He introduced himself: Chris. From Dallas. In town on business, tried for a ticket Wednesday night, came up empty-handed, called a friend on his way to LaGuardia Thursday morning, and asked him to check, and voila! My seatmate. He asked what I do for a living. "Well," I said, "I edit for an IT consulting company and I sing." (I'm trying to be more concrete about the fact that I'm a singer. Telling people I sing seems like a good place to start.) Turns out, he's in IT, too. (We IT geeks must emit some sort of specific frequency that allows us to find each other in crowds.) But he was more interested in the singing, as he's been known to belt out a few karaoke tunes from time to time and was wondering if voice coaches can really teach you to sing or just enhance whatever ability you have. I gave him the copy of my CD. If I'm gonna tell people I'm a singer, I figure I should be able to back it up.
Eddie eventually took the stage amid massive cheers and a standing ovation. You know you're beloved when people stand up for you just for walking onto the stage.
His set was simple, with the feeling of a living room, almost. Reminiscent of Springsteen's pared-down set-up for the Devils & Dust tour.
I was too happy to see him to pay great attention to the set list. But he touched on some Pearl Jam tunes, of course, and lots of tracks from "Into the Wild
," in addition to some songs I hadn't heard before, like the Cubs tune I mentioned in my last post, the refrain of which is, "Someday we'll go all the way. Hey! Someday we'll go all the way."
He told us the story of going to his first-ever concert, how his seat was in the last row of the uppermost balcony there at the Auditorium, and how he vowed that some day he'd sit closer to the stage. And then he gestured to himself sitting on the stage, and thanked us for putting him there.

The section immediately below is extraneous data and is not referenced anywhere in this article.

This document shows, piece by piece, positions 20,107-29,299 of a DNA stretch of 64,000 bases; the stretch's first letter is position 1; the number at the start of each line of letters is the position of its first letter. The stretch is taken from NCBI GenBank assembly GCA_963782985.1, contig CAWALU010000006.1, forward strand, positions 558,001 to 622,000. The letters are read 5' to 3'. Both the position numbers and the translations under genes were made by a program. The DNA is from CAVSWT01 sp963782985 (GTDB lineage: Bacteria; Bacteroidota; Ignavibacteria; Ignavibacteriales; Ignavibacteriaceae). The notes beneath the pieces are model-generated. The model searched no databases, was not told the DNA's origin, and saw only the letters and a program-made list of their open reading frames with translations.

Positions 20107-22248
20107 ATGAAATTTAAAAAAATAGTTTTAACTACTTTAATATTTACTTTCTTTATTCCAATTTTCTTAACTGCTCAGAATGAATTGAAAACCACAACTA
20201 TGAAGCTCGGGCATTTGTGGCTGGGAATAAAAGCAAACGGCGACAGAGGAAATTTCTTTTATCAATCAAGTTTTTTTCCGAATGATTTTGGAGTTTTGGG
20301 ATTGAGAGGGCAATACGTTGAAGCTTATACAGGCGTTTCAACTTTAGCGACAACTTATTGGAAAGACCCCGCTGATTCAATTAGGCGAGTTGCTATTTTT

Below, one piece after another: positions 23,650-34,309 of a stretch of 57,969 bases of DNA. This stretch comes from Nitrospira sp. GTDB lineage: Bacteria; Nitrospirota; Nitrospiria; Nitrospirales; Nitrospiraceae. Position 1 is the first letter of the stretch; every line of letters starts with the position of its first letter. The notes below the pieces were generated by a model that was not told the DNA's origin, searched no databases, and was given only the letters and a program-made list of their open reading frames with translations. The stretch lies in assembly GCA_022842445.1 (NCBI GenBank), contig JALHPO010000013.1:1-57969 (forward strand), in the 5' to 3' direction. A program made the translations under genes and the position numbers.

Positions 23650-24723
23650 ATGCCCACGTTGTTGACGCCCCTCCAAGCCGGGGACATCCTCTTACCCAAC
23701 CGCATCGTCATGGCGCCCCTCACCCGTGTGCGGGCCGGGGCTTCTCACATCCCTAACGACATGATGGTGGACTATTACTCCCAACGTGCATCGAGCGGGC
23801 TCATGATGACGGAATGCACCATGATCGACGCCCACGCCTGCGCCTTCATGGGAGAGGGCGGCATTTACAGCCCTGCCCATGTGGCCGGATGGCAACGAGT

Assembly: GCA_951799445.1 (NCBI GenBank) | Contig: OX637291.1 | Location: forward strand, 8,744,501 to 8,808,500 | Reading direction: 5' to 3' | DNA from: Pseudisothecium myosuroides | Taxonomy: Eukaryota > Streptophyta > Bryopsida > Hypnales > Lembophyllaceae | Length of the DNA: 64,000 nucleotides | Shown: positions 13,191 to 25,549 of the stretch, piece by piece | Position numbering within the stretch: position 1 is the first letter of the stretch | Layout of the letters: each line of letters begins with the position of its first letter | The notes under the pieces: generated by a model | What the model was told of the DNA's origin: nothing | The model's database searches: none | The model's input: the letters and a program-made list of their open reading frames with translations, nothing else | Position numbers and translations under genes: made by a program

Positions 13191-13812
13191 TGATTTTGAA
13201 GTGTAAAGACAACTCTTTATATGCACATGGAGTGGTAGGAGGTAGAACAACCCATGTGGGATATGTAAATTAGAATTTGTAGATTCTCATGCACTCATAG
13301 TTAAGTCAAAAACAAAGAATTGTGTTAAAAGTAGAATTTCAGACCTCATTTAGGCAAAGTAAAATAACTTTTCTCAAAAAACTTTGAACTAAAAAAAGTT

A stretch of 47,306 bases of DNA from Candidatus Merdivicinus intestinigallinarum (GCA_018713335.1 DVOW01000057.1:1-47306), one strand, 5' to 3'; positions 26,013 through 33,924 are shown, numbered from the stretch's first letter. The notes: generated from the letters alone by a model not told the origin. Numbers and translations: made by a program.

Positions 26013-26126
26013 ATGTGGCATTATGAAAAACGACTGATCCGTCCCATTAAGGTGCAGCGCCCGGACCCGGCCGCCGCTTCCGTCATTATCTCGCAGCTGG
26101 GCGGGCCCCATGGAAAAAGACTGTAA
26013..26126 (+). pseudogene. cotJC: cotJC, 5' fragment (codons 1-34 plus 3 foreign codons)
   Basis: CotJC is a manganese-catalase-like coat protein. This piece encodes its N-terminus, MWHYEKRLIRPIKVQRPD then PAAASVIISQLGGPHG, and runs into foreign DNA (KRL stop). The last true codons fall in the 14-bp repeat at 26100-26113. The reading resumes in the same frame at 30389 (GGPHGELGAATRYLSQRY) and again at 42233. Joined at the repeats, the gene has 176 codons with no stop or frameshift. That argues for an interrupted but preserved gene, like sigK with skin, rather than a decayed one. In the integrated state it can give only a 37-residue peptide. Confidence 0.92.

His first show, by the way, was Mr. Bruce Springsteen. (Eddie performed "My Hometown" during the Chicago date of Bruce's "The Rising" tour. Talk about coming full circle. How many of us end up on stage with the first artist we ever saw in concert?)
He introduced Tomas Young, with whom he worked on the documentary "Body of War
," and I was proud that the entire audience rose and gave Tomas an extended standing ovation. I felt like I should salute, like applause could never adequately convey my gratitude for all that he and his fellow soldiers have sacrificed.
If anything marred the evening, it was the collective profusion of idiots in the crowd who insisted on yelling out to Eddie ... while he was speaking. Now, I get that Eddie's fans are an enthusiastic bunch of concert-goers and beer-drinkers and sometimes-pot-smokers, but dudes (and chicks): Eddie is not your best friend. When he is on stage telling a story, he is not hoping that one of his long-lost pals will start screaming at him from the audience. At one point, given that I was in a venue that boasts some of the best acoustics in the country, I wanted to yell, "If you're not Eddie, shut the fuck up!"
But I didn't. I figured, if they were idiots enough to rudely interrupt Eddie, a scolding from me would probably not have a great effect on their behavior.
Still, Concert Etiquette 101, people: If you must scream at the artist on stage, do it when it's quiet, not when he's talking. Duh.
Regardless, though, Eddie blew my mind. Like I said, I love, love, love, love, love his voice. I marvel at how much sound he can produce from one guitar. And I adore his liberal use of profanity.
(A few years ago, when my friend Dave turned 50, Eddie taped a tribute from Hawaii. Dave, you need to know for this story, does not swear. Ever. Well, OK, he swears sometimes, but he has to be really
mad, unlike most of us who sprinkle expletives like so much pepper and salt. During the video, Eddie looked into the camera and said to Dave's daughter, "Natty, when you need to learn how to swear, you call your Uncle Eddie." That might not be the direct quote, but that's the spirit of it. I now have first-hand knowledge that the man is indeed a pro.)
Eddie played for a long time, including two encores. Or was it three? E.J. did a song with him. Liam did a song with him. Eddie said they'd play it a little slower to make it last longer. (Chicago is the end of the line for this tour.) And then they did a final song all together. Here's a photo (gasp!) from my phone. Sadly, my phone does not come equipped with a telephoto lens. Eddie is the figure in the middle of the stage, with Liam on drums and E.J. at the mic. In case you're wondering, they're wearing white lab coats. They didn't wear them for the whole show, just this tune. Eddie is not morphing into Thomas Dolby. With this backdrop, the whole thing comes off looking a bit Messianic, but Eddie is sporting a bit of a Jesus look these days anyway, so it all works.
But, easily the most amazing moment of the night – for me, anyway – was Eddie's performance of "The Wolf" from "Into the Wild." It's less of a song and more of a chant. Well, no, actually, it's less of a chant and more of a wail. However you describe it, it's extraordinary. The album cut is only 1:32, but live, Eddie looped each line and created a vocal symphony that left my jaw on the floor.
An astonishing talent, that man.